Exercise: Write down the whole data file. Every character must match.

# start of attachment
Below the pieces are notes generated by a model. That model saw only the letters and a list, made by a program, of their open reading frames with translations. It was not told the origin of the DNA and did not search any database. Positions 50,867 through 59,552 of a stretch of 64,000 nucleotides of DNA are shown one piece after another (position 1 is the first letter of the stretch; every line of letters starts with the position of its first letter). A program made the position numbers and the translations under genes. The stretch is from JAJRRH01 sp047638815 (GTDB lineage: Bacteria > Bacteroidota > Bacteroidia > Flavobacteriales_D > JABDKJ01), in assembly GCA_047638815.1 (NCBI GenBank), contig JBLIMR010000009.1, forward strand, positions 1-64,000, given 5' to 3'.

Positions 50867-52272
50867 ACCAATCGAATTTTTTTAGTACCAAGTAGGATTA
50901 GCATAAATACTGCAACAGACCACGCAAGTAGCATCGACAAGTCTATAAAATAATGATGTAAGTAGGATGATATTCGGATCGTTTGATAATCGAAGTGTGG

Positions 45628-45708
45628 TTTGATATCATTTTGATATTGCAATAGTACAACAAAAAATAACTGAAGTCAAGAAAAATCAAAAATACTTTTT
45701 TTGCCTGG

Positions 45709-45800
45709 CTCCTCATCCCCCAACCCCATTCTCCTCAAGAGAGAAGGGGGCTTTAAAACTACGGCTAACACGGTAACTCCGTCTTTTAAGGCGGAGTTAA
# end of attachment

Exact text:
Below the pieces are notes generated by a model. That model saw only the letters and a list, made by a program, of their open reading frames with translations. It was not told the origin of the DNA and did not search any database. Positions 50,867 through 59,552 of a stretch of 64,000 nucleotides of DNA are shown one piece after another (position 1 is the first letter of the stretch; every line of letters starts with the position of its first letter). A program made the position numbers and the translations under genes. The stretch is from JAJRRH01 sp047638815 (GTDB lineage: Bacteria > Bacteroidota > Bacteroidia > Flavobacteriales_D > JABDKJ01), in assembly GCA_047638815.1 (NCBI GenBank), contig JBLIMR010000009.1, forward strand, positions 1-64,000, given 5' to 3'.

Positions 50867-52272
50867 ACCAATCGAATTTTTTTAGTACCAAGTAGGATTA
50901 GCATAAATACTGCAACAGACCACGCAAGTAGCATCGACAAGTCTATAAAATAATGATGTAAGTAGGATGATATTCGGATCGTTTGATAATCGAAGTGTGG

Positions 45628-45708
45628 TTTGATATCATTTTGATATTGCAATAGTACAACAAAAAATAACTGAAGTCAAGAAAAATCAAAAATACTTTTT
45701 TTGCCTGG

Positions 45709-45800
45709 CTCCTCATCCCCCAACCCCATTCTCCTCAAGAGAGAAGGGGGCTTTAAAACTACGGCTAACACGGTAACTCCGTCTTTTAAGGCGGAGTTAA